Ok, the first thing you’re thinking is probably “Is she abused?” No fortunately I’m not…read on to see why I’m posting this.
An abused woman may be feel that she needs to have some money once she escapes. However, that’s a tricky business and it’s very dependent on the situation. I had someone use that as a search term to get to my site today and I realized that I don’t have anything helpful to offer.
So I’m going to write my thoughts and then I’d appreciate it if you all chime in with your ideas. Then I’ll put it into a new full post. Since situations are so diverse, lots of ideas and points of view are appreciated. There’s no one answer.
If you think that this should have a full post, just link back and I’ll include a summary and a link to your site in the new post.
(I’m going to use my gender pronouns for abused women, but I’m aware that there are abused men out there who may need this too.)
Some ideas I had:
1. Do you have access to a trusted friend (female?) who you’re able to visit? If so, consider setting up a bank account using her address. The statements go there so you don’t have to worry about being found out. Unless you think the guy will go there too. She should be willing to hide the statements.
But if you’re really worried, consider getting the account in her name if you really really trust her. The statements will look ordinary. But the disadvantage is that you’d have to have her help you get the money out.
1a. If neither of these is an option, but you can get to a bank, talk to them about your situation. You don’t have to reveal everything, but explain that you don’t want notices coming to your address.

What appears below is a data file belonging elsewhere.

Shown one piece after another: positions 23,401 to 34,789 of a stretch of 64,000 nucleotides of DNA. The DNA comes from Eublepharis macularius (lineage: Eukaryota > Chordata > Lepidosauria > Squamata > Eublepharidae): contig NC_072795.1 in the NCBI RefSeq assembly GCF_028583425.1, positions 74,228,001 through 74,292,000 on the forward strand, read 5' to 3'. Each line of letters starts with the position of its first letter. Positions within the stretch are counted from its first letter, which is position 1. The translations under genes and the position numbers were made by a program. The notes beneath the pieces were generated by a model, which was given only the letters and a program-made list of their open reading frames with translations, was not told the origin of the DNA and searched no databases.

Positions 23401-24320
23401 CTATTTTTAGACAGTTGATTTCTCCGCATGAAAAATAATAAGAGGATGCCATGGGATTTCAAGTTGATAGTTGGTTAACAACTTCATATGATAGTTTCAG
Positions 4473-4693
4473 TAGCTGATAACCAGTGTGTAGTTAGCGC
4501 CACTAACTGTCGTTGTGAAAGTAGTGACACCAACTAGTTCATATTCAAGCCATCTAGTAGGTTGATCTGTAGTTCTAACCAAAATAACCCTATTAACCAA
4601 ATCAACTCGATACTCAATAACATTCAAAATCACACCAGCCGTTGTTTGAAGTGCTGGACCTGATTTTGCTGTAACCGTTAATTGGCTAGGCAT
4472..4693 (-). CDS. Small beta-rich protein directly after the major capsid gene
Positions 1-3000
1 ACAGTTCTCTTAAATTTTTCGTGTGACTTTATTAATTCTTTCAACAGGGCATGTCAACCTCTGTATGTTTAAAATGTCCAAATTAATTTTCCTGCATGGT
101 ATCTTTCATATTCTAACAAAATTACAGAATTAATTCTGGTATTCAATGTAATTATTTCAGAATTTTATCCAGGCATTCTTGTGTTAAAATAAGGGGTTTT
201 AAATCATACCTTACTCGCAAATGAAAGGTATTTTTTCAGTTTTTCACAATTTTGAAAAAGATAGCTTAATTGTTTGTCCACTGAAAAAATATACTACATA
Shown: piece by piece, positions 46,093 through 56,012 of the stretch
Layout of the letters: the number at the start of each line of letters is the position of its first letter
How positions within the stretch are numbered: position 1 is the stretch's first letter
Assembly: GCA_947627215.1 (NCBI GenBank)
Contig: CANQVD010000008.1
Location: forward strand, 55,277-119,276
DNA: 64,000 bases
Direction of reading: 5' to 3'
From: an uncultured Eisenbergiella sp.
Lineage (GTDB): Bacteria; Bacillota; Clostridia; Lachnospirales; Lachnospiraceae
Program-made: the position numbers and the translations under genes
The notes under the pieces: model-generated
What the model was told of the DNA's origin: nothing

Now if you have either kind of bank account—store the information somewhere safe. Probably somewhere not your home. So if you have a debit card and check book, you need to find a place to hide those (ideas, readers?).
2. Do you have times of unrestricted internet access? It’s not a great option for making a lot of money, but you might consider making money with surveys and such and having it go to a private PayPal account set up with a special e-mail address your husband doesn’t know about. PayPal can link to your private bank account and dump the money there.
Or if you can’t get a bank account, your money can just sit in PayPal. Safely. The only downside is that you need bank account before you can get ahold of it. But maybe you can get one right after you leave and link it up to get the money. It’ll take a few days, but it may be your safest option.
If surveys aren’t your thing or aren’t bringing enough, go to Associated Content, Hubpages, etc and write for them anonymously. Again, get paid to your PayPal address. It’s not much, but it’s a start.
If you take your kids to the library, for example, you might be able to do this on the free internet computers while they read.
I don’t recommend hiding money from a non-abusive spouse.
If your spouse has a spending problem, it’s much healthier for your relationship to treat the problem not the symptoms. These are ideas for people who are being physically, psychologically, or emotionally hurt and have given up on the marriage.
Not hiding money doesn’t necessarily mean combining bank accounts in my book, but it means honesty and openness.
The Halton Women’s Place has a list of ideas and options for abused women who aren’t able/ready to leave just yet.
End Abuse has a Get Help page with some resources and safety-plan templates.
From the BBC, some information about how to tell if you’re in an abusive relationship. Rule of thumb: If you wonder that you might be, you probably are.
Remember, abuse can be control just as much as it can be violence. One of my roommates was in an emotionally abusive and controlling relationship for about a year. Only after she left him did he become violent. She was a smart girl too, even studying to be a social worker. He was a “respectable” guy, studying to be a pastor. Being with an abuser doesn’t make you a bad or weak person. You may need counseling too, but they’re the one with the real problem.